So once again we’re at that time of year, when we feel we must make intentions, changes, break habits and fulfil goals by setting resolutions. As I wrote in my blog last year, try and change too much all at once and you’re doomed to failure, and actually in the process of trying to plan a ‘New Year, new you’, it’s easy to forget that the ‘old you’ is pretty damn brilliant anyway!
But does that mean we shouldn’t bother? I don’t think so, there is something absolutely delicious about the prospect of a fresh start, a new regime, goals and plans. The blank page of a diary, or notebook, an empty calendar, waiting to be filled. But rather than plunging headfirst into a punishing exercise schedule or restrictive diet; here are some suggestions for some resolutions worth making, and are certainly on my list:
1. Using less plastic
Although I usually blog about mental-health wellbeing, I cannot ignore the potential of my readership to suggest we all start doing a bit more for the wellbeing of our planet – which in turn DOES benefit our wellbeing, and the wellbeing of the next generation. In 2016 I switched to a re-suable water bottle and gave up plastic ones, last year I swapped take-out coffee cups for a gorgeous bamboo ecoffee cup; and this year I am giving up straws and disposable cutlery, making sure I always take my own with me.
Carrier bags, take out cups, drinks bottles, straws, toothbrushes, unnecessary fruit and veg packaging, all things we can give up quite easily. You don’t have to make all the changes at once, but if you can become more mindful (and do at least grab a funky coffee cup and water bottle) the oceans, and the planet will thank you for it.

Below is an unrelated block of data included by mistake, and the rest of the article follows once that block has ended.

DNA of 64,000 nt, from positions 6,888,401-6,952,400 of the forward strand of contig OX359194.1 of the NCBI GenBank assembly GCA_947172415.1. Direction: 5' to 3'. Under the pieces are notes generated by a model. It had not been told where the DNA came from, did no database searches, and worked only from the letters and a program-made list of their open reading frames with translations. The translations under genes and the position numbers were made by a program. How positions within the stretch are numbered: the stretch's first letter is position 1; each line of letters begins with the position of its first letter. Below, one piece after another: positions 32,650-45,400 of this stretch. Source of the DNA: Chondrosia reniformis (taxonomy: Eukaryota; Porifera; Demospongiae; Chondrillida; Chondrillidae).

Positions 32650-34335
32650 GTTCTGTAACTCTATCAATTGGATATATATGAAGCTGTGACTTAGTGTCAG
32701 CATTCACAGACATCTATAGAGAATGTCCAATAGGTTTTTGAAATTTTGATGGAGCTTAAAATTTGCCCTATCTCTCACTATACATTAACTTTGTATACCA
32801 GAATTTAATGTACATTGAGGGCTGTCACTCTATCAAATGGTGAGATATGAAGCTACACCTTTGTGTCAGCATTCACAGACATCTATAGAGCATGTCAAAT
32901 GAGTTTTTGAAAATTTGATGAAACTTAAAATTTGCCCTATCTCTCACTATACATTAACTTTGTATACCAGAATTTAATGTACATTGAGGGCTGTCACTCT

Which brings me on to gratitude. This is an ancient way of cultivating a feeling of happiness that weaves itself through many religions, and spiritual practices including Buddhist meditation and yoga, but has been backed up by modern psychology as a way of creating happiness and health. You don’t have to be religious, but just thinking of five or six things every morning that you are really grateful for – people, situations, things you enjoy, even the warm bed you are snuggled in – cultivates a positive feeling to help you start your day. A simple resolution you can weave into your life with minimum effort and guaranteed benefits.